In an opinion piece in yesterday's Telegram, John Maher, the former mayor of Placentia, says that Premier Danny Williams's (right, CBC photo) verbal "assaults" on Fabian Manning are "very wrong", and must be devastating for his family to endure.
Maher is right. Manning is a Newfoundlander. He is one of us. Yet, some people have taken to calling him a "traitor", "Judas" and "quisling" (a traitor who collaborates with an occupying force).
Politics in Newfoundland and Labrador are heated and vitriolic, but this is something different. Something despicable. It turns my stomach.
One group, comfortably ensconced within the majority, has taken to condemning those they oppose as traitors', a crime that was punishable by death up until 1961. It's pretty much the nastiest thing you can say about someone.
How far are we from smashing the windows of these traitors, burning crosses on their lawns and cutting them down with machetes?
Yes, I am exaggerating to make a point. But consider this: most atrocities begin with one segment of society singling out another as conniving, treasonous or inferior. I just wish we'd tone it back a little, and stop saying hateful things in the name of scoring cheap political points.
Just read some of the things that have been said lately.
Bill Westcott, writing in The Compass, referred to "traitors Norm Doyle, Loyola Hearn and Fabian Manning."
Peter Whittle, in his Polemic and Paradox blog, wrote, "The Premier is right, Manning is a traitor."
There was also the CBC Radio Morning Show debate, in which a Margaret Swinamer asked Fabian Manning when he decided to become a traitor to his constituents. I take heart in the fact that Randy Dawe of the NDP stepped up, saying, "in all fairness, Mr. Manning is not a traitor to the people of this province." The audience applauded Dawe's statement, which is also encouraging. It seems that many of us are indeed troubled that our politics have become so hateful and intolerant. (You can hear the full exchange here, in podcast form.)
I ask the people who utter these slurs: would they just as quickly lean over their fence and call their neighbour a traitor or a quisling? If so, what else would they do? How many nutjobs are taking their cue from this poison? How far are they from actually causing harm?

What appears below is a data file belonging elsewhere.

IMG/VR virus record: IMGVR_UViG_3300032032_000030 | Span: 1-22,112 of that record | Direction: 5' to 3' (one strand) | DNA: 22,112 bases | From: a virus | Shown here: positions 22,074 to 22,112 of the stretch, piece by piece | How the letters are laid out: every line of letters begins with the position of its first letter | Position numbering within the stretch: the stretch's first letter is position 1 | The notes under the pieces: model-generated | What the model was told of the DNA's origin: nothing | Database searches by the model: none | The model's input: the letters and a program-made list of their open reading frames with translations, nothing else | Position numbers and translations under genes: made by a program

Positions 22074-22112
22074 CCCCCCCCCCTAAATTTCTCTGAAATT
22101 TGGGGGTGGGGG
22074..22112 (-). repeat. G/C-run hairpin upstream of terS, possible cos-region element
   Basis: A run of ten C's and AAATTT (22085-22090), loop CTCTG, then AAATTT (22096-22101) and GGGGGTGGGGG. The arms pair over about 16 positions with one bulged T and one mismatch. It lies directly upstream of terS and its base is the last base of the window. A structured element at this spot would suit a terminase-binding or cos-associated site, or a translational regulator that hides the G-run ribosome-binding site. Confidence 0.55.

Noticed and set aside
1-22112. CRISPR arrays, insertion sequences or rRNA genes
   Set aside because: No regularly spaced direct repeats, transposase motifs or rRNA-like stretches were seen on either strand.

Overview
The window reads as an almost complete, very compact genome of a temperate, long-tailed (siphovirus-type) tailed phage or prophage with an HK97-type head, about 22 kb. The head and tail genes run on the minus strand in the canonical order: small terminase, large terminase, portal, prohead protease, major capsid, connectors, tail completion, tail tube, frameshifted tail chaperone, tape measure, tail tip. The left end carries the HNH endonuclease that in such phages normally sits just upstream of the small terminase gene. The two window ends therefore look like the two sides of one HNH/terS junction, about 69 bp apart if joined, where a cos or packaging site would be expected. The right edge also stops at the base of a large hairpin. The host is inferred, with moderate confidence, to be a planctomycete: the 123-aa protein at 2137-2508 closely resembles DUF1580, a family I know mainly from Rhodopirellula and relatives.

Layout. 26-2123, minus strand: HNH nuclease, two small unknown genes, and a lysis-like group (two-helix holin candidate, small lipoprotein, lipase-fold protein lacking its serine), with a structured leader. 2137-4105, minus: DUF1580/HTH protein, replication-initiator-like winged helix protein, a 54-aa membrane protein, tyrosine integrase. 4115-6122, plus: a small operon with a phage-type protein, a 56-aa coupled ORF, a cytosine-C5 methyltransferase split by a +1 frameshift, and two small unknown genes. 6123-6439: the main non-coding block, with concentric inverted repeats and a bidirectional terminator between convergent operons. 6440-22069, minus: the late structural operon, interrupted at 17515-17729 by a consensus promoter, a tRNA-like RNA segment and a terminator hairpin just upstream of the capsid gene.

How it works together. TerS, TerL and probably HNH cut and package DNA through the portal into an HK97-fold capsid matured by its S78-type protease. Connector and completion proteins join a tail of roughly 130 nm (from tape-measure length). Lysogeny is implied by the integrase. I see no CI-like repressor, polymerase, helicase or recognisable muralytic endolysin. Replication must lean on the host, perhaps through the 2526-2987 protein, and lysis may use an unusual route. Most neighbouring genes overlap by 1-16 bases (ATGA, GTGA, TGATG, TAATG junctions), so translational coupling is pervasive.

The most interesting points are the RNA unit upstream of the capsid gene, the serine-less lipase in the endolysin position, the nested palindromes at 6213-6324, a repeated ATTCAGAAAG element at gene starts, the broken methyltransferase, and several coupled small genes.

Where do we place the blame for this? Right at the feet of our "leader", Danny Williams, who was one of the first to use the term. Here's what he said in The Telegram in June of 2007.
"I can't control traitors. People who betray their province, I have no control over that. All I can continue to do is fight the good fight and I will right up until the federal election..."
That is not responsible leadership. The premier's intemperate remark created a climate in which it is acceptable and commonplace to use the word "traitor" on our fellow citizens.
Me, I have always been proud never ashamed of Newfoundland and Labrador. But this new sense of "pride" that the premier claims to have awakened in this province? It has a cost.
And I don't buy it.
Frankly, it scares me.
In his opinion piece, John Maher complained about how the premier works to "demonize anyone who expresses an opposing viewpoint."
This, too, is part of the problem. The premier's attacks on whoever dares oppose him are vicious, personal and excessive.
"There is something seriously wrong with what is happening to any person who falls out of grace with the premier of our province," Maher wrote. "There is something very wrong when people are called upon to destroy the character of their friends and there is certainly something very wrong when they readily agree to do so.
"The biggest question that needs to be asked in all of this, I think, is why are the rest of us tolerating and supporting it?"
John Maher is not the only opinion leader to speak up on this issue. No less a luminary than Rex Murphy, writing in The Globe and Mail, has said that 'Danny boy has gone too far'. You should read the entire column, but here's a snippet:
"There are only two ways of doing politics now: Mr. Williams's way, or no way at all. Those who cross him, in what he sees as "Newfoundland's interests," are given short shrift, and none too subtly derided as working against Newfoundland. This was a Smallwood turn, and the least attractive aspect of his quite mixed political qualities"
"This "standing up for Newfoundland" palaver is best administered in small doses, if at all. And it never fits the mouth of the person doing the "standing up." Furthermore, a difference of opinion, a clash of party interests, should never be categorized as a clash of patriotism. There is a jingoism of small places as well as of large. And Newfoundland is more susceptible to it than most. Newfoundlanders are ferociously fond of Newfoundland, but that very affection can play havoc with our judgment and our politics."
On the day Rex Murphy's column appeared, there was, of course, some agitated calls to VOCM Open Line.
One of them fingered Murphy as "another Judas."